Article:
It is no secret that having a good working heart is a necessary element towards enjoying quality of life. The same is true for an automatic transmission. The quality of the filter, pump and related seals are critical to the proper operation of the transmission and its length of life. Its veins reach out to apply clutches and brakes as well as lubrication and cooling circuits. A failure with the pressure circuit is no doubt an undesirable event.
An interesting aspect to pumps is the design manufacturers choose to use in their transmission. This couldn’t be anymore evident than with GM and Ford in their joint venture to build a six speed front wheel drive transmission. As mentioned in a previous Powertrain Pro article called “The Twists and Turns in Keeping Up with the Changes,” GM went with a crescent style pump while Ford went with a gerotor pump. GM has a long history of using both a crescent style pump and a variable displacement vane pump (VDVP). Ford has had a history of using crescent style pumps too, but gerotor style pumps as well. The article mentioned that gerotor style pumps are less expensive to manufacture than crescent style pumps and can package nicely in a small diameter space. The same is true with “compact vane type pumps,” which have become widely used in a variety of applications.
The positive displacement rotary vane pump has history as far back as the late 1800s. The variable displacement vane pump showed up about a half-century later. The first time I ever saw a rotary vane motor was in my impact wrench back in the early 70s.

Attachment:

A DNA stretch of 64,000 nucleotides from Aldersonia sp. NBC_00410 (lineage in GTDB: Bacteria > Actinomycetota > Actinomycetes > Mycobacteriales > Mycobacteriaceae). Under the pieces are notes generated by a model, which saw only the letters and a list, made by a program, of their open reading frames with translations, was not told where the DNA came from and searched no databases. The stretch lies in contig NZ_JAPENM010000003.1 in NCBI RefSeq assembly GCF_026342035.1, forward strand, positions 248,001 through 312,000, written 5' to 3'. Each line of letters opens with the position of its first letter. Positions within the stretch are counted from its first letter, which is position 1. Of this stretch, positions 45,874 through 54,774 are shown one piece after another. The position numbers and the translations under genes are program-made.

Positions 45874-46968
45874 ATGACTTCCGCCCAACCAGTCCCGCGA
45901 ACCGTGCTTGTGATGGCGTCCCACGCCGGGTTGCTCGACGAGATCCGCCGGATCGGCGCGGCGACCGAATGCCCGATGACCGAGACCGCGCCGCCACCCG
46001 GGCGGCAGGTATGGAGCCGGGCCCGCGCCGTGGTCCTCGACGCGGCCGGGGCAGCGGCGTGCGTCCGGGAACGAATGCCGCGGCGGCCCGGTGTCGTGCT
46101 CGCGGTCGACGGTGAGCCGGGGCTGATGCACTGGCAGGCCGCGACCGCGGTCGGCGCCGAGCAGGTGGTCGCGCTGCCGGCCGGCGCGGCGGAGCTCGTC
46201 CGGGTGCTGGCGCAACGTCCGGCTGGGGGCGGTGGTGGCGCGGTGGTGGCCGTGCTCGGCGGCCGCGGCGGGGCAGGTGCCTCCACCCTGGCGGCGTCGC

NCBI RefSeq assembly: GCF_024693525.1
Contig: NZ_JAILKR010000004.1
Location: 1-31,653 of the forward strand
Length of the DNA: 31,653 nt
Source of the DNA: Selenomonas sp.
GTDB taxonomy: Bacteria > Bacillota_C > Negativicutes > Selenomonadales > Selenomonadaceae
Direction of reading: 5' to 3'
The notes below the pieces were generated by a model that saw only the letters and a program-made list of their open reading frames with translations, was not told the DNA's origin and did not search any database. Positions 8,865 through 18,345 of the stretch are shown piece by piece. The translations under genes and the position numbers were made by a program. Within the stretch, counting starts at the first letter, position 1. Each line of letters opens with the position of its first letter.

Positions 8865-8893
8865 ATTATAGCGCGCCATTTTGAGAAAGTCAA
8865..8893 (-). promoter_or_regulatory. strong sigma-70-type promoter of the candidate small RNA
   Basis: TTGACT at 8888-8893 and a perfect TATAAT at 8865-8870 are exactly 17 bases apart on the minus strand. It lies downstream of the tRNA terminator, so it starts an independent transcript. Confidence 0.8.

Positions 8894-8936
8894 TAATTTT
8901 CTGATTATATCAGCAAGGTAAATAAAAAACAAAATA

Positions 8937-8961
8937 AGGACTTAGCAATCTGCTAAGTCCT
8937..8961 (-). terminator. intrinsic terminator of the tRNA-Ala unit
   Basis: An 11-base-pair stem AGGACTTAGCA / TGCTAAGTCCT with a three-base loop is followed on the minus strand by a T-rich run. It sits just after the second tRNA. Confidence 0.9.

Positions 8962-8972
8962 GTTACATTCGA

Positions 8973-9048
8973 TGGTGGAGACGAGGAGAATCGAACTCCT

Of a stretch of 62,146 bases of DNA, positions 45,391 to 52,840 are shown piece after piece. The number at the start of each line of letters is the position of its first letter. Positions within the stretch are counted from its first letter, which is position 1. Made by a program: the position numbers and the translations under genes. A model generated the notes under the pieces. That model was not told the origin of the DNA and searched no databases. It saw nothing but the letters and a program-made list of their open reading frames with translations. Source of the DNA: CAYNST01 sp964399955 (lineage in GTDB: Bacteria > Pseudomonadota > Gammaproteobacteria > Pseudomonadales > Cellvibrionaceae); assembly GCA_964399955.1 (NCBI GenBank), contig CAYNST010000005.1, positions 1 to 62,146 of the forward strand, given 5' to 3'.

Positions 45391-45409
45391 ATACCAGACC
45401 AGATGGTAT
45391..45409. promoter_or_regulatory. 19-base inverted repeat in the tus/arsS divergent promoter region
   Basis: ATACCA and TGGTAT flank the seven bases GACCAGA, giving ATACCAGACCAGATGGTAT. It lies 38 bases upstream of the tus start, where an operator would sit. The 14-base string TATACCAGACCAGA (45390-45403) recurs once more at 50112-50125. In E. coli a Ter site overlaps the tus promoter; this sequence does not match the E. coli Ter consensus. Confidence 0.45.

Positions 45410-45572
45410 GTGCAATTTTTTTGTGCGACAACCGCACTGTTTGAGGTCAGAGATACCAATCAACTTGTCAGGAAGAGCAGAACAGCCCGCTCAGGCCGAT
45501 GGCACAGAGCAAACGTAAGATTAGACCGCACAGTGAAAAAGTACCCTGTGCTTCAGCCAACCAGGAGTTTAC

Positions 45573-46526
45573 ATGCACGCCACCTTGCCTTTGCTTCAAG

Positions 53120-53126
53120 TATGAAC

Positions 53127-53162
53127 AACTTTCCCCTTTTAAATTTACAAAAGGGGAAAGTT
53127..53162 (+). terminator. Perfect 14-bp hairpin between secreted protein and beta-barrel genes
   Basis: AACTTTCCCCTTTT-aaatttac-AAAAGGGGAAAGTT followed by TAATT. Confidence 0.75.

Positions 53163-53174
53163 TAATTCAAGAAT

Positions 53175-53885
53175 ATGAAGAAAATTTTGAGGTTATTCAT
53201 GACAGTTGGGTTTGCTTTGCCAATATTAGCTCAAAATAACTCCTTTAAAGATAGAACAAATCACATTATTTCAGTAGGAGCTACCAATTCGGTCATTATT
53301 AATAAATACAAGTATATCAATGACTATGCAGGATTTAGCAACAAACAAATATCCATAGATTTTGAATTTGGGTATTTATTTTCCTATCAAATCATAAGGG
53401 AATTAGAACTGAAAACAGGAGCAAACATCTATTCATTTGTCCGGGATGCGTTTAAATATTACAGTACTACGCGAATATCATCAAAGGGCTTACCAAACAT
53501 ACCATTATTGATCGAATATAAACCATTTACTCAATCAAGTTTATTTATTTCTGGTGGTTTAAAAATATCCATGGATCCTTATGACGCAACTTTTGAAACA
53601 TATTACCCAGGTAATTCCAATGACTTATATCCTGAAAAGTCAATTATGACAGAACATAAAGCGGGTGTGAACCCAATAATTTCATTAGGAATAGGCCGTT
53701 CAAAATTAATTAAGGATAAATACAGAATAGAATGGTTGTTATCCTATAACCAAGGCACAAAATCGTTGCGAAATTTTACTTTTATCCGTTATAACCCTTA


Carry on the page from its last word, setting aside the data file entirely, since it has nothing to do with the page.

Today we are seeing this style of pump being referred to as a “twin-pipe-vane pump” or “twin-stroke vane pump.” General Motors uses this style pump in their new 8L90 transmission (figure 1), which they call a “Binary Displacement Vane Type Pump.”
There are several advantages for using this style pump. Its compact size allows it to be positioned in an “off-axis” location. An “on-axis” style pump is typically located in the front of the transmission. The torque converter can then be used as an input drive member of the pump. This style set-up however, extends the length of the transmission.
An off-axis pump provides the manufacturer with the freedom to locate the pump in such a way so as to save on the length of the transmission. With the 8L90, this pump is an integral part of the valve body inside the main case. When the pan is removed, the main filter inserts directly into this pump (figure 2). The pump is chain driven (figure 3) by the torque converter which lugs to the pump drive gear called a Drive Sprocket (figure 4). When the valve body is lifted off of the transmission, the pump can be unbolted and removed from the housing (figure 5). Immediately you will discover three critical seals; a beaded pump gasket (pump cover to the valve body pump housing), a fluid passage sleeve (sits in the pump suction [bypass] circuit), and the pump seal (between the pump pressure plate and valve body pump housing).